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Thursday, 02 October 2014

Ties that bind

Strategic nepotism may give Wall St a Chinese burn

Investment bankers are only as good as their contacts. In China, that may present Wall Street with a problem. The Securities and Exchange Commission is investigating whether JPMorgan hired relatives of powerful people to win business, according to the New York Times. If it decides the answer is “yes”, foreign banks will find it even harder to get a foot in the door.

Strategic nepotism, such as giving an internship to the offspring of a would-be client, isn’t limited to China. But in the People’s Republic, where institutions are weak and corporate governance poor, “guanxi” is what gets deals done. Most banks have a princeling or two on the payroll. In China’s socialist market economy many company bosses are also ministers, which makes any special treatment a potential violation of the U.S. Foreign Corrupt Practices Act.

Proving wrongdoing is not easy. True, it’s possible to envisage a case where nepotism and corruption come together. Daimler, the German carmaker, settled with the SEC in 2010 after the watchdog accused it of paying commissions to relatives of officials, including in China, without them actually doing any work, in return for contracts.

But it’s likely that in most cases no explicit quid pro quo exists. Consider a bank that hires the progeny of an official with the hope, but not the promise, of winning business. There’s no guarantee that strategy will pay off. In many cases, it may just create a management headache. Powerful people come with powerful personalities, as Morgan Stanley discovered when it tied up with CICC, the investment bank run by ex premier Zhu Rongji’s son Levin.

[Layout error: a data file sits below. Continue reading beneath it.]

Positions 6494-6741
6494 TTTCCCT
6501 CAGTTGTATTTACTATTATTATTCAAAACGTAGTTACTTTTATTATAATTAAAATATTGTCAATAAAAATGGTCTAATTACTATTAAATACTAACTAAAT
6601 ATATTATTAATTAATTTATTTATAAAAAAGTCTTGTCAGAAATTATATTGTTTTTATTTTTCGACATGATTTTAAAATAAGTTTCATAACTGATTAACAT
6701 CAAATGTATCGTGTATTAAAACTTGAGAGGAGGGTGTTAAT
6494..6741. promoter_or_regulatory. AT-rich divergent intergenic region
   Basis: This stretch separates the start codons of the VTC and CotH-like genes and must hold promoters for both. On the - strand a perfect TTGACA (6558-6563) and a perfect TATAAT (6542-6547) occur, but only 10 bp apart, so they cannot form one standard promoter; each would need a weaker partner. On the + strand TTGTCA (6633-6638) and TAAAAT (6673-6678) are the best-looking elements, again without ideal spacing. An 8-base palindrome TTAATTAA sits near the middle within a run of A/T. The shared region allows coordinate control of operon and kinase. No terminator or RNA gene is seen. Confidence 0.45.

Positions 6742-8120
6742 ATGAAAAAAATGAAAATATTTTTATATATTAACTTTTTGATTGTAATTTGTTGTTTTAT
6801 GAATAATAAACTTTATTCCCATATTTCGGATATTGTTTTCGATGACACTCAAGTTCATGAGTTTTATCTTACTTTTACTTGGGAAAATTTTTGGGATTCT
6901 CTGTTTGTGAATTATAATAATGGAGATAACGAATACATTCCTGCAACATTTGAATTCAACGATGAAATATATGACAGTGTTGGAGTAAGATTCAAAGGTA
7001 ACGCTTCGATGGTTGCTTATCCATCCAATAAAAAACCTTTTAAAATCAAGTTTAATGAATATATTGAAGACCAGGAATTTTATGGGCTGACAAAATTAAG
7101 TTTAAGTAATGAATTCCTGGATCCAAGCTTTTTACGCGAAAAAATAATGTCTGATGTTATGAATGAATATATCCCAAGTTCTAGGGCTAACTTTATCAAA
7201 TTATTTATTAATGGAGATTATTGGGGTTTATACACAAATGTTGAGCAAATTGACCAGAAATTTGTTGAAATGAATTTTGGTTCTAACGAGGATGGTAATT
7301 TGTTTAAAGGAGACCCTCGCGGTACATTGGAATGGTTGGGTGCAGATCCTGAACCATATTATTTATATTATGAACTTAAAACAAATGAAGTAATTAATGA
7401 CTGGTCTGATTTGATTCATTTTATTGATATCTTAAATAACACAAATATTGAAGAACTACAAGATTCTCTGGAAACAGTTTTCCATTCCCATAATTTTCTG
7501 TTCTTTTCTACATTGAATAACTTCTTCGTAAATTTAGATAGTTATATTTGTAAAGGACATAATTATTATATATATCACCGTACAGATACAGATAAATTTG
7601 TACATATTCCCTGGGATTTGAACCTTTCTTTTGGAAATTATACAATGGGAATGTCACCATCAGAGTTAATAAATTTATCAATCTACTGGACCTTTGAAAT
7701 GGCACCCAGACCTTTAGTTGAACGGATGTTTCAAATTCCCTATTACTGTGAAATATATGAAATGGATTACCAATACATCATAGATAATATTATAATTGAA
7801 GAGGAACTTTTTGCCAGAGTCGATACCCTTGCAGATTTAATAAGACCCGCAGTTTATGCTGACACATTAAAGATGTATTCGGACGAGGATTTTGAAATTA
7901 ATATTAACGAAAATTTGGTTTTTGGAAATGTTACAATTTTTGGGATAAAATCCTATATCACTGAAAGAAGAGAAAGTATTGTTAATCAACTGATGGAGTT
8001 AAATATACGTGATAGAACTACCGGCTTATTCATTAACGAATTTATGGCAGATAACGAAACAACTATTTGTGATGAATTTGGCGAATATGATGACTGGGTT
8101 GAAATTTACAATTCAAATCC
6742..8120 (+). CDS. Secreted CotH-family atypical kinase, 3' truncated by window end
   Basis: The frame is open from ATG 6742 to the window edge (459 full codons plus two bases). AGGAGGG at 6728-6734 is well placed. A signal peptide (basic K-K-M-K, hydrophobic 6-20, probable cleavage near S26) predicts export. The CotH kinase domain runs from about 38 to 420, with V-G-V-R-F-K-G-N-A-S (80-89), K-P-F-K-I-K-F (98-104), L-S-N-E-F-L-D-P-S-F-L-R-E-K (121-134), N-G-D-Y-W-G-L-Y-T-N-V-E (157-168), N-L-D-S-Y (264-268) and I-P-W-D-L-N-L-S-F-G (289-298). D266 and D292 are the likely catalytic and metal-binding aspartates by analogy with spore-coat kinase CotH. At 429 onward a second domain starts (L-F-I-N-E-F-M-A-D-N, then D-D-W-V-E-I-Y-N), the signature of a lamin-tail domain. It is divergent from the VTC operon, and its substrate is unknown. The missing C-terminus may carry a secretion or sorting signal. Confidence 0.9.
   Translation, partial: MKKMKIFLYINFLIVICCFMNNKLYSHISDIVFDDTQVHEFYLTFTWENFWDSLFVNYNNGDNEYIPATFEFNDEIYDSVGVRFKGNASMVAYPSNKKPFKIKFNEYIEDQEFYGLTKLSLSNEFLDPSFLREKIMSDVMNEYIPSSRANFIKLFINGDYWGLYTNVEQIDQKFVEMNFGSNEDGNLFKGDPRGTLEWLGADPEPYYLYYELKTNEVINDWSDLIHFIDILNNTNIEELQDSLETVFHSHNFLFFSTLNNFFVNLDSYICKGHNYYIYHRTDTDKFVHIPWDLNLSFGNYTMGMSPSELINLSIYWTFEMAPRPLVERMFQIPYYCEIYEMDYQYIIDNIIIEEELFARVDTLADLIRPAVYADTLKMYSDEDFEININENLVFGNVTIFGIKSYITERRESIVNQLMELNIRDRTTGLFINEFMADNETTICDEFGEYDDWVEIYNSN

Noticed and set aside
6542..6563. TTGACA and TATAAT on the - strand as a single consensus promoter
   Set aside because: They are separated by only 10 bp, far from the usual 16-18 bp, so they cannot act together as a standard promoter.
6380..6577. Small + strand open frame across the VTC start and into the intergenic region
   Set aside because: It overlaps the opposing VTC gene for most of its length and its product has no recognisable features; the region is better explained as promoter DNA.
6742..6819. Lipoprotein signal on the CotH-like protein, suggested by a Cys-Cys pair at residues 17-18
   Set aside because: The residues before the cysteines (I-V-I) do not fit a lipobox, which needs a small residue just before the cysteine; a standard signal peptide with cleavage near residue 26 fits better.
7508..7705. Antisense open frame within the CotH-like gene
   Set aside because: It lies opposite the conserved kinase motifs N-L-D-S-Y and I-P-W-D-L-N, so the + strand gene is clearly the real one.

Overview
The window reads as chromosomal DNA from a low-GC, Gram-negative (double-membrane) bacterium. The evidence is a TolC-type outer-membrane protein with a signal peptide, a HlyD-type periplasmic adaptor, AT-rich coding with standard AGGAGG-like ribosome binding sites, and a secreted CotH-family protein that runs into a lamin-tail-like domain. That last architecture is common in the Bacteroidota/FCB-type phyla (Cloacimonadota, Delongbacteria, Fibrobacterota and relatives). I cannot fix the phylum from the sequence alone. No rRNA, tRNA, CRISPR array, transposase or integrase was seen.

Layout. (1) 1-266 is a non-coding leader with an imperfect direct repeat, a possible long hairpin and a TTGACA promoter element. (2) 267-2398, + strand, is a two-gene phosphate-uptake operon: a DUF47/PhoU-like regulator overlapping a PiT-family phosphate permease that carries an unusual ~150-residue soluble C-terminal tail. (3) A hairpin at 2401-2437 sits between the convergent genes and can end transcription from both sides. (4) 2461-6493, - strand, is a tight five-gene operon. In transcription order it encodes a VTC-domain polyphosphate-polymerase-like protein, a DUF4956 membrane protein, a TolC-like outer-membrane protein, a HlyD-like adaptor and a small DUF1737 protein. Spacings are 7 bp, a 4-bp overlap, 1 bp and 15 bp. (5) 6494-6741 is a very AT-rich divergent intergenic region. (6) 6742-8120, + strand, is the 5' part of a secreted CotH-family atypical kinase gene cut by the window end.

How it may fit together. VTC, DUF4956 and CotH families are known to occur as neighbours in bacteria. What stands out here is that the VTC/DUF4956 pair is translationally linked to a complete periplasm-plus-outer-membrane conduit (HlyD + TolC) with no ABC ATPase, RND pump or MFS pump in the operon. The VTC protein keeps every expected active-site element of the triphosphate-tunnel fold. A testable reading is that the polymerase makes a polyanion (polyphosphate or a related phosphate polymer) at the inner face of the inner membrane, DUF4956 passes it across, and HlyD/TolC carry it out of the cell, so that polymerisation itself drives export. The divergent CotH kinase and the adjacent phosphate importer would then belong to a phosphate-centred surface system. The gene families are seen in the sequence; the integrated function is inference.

In most cases, it shouldn’t be difficult to argue that most princelings are qualified for the job, given the elite’s better access to education and opportunity. But if the SEC nonetheless deems JPMorgan’s hiring amounts to bribery, the rest of Wall Street will have a problem. With so many financial professionals in China touting their guanxi, it may be hard to know when a line has really been crossed. As for the truly connected, if foreign banks can’t hire them, it’s a fair bet that local rivals will.

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Context News

U.S. authorities have opened an investigation into whether JPMorgan hired the children of powerful Chinese officials to help it win business in China, according to the New York Times.

A report posted in the Times’ online Saturday edition cited a confidential U.S. government document as its source for the story on the China hiring probe. The Times said the probe is a civil investigation by the Securities and Exchange Commission’s anti-bribery unit.

The Times said JPMorgan hired Tang Xiaoning, the son of Tang Shuangning, a former Chinese banking regulator. Tang Shuangning is now the chairman of the China Everbright Group, a state-controlled financial conglomerate.

The Hong Kong office of JPMorgan also hired Zhang Xixi, the daughter of a now-disgraced Chinese railway official, and went on to help advise his company, which builds railways for the Chinese government, on its plans to become a public company, the Times said.

Reuters could not immediately reach the SEC for comment. JPMorgan declined to comment.

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